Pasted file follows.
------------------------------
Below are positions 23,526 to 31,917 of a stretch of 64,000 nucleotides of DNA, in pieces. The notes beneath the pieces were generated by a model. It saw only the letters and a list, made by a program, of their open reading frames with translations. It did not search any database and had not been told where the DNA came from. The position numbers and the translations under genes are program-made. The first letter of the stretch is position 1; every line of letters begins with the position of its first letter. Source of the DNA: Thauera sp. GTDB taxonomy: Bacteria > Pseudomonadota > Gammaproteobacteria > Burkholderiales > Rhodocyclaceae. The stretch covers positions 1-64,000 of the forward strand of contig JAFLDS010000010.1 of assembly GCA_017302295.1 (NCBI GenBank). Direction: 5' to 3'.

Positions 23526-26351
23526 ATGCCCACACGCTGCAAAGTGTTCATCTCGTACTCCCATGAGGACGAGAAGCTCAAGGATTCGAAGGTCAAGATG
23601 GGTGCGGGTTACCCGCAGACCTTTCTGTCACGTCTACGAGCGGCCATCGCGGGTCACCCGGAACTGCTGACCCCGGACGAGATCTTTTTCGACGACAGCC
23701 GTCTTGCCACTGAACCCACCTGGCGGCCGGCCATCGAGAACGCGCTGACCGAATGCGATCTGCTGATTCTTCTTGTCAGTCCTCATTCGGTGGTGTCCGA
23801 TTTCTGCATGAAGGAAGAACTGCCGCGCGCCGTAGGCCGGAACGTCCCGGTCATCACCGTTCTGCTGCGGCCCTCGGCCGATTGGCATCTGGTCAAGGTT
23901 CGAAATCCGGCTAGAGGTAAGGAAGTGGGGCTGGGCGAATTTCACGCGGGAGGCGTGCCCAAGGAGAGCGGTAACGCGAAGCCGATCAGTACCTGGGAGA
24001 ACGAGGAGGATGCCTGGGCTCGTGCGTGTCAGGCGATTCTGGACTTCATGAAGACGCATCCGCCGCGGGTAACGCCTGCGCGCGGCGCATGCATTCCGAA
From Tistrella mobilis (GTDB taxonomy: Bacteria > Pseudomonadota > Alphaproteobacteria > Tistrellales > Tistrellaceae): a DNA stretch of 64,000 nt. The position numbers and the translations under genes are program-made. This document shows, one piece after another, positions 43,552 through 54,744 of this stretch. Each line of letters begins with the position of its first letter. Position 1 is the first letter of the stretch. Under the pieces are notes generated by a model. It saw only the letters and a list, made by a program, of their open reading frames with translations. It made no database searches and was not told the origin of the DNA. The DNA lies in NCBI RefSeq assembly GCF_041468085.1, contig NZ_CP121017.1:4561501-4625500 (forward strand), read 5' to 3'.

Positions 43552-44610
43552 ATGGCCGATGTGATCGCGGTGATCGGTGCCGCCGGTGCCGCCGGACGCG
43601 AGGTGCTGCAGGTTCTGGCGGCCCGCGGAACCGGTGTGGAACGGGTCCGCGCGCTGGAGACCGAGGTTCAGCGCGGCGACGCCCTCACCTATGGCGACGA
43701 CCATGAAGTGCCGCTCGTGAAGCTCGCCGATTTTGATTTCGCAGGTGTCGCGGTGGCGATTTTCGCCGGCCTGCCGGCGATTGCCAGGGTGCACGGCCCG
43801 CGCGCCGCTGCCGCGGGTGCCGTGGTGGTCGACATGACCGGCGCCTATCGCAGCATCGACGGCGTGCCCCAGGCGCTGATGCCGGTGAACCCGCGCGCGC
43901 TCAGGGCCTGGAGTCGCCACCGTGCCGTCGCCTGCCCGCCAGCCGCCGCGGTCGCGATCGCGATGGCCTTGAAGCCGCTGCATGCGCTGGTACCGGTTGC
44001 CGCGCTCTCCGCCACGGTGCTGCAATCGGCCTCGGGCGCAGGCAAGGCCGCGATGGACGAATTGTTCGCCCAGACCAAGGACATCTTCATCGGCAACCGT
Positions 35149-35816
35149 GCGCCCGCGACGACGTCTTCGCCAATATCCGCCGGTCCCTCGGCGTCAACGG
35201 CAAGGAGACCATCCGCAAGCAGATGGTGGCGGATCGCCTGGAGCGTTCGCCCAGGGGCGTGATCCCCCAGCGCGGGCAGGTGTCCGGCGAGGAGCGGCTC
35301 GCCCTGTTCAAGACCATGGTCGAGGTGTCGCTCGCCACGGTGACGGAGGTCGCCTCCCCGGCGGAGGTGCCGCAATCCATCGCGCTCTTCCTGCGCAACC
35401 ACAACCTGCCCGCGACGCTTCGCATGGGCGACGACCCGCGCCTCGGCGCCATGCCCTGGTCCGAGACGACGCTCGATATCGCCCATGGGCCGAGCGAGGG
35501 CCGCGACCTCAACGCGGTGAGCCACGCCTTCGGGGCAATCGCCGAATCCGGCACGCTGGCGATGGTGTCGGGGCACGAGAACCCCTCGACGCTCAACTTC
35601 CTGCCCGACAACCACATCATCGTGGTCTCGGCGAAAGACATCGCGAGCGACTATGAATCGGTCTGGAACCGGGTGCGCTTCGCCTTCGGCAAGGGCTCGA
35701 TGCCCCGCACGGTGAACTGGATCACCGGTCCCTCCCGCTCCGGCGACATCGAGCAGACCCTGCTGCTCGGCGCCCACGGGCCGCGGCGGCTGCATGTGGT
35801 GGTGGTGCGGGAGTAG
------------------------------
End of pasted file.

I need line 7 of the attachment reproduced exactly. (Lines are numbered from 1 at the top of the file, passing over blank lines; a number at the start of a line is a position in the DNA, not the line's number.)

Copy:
23901 CGAAATCCGGCTAGAGGTAAGGAAGTGGGGCTGGGCGAATTTCACGCGGGAGGCGTGCCCAAGGAGAGCGGTAACGCGAAGCCGATCAGTACCTGGGAGA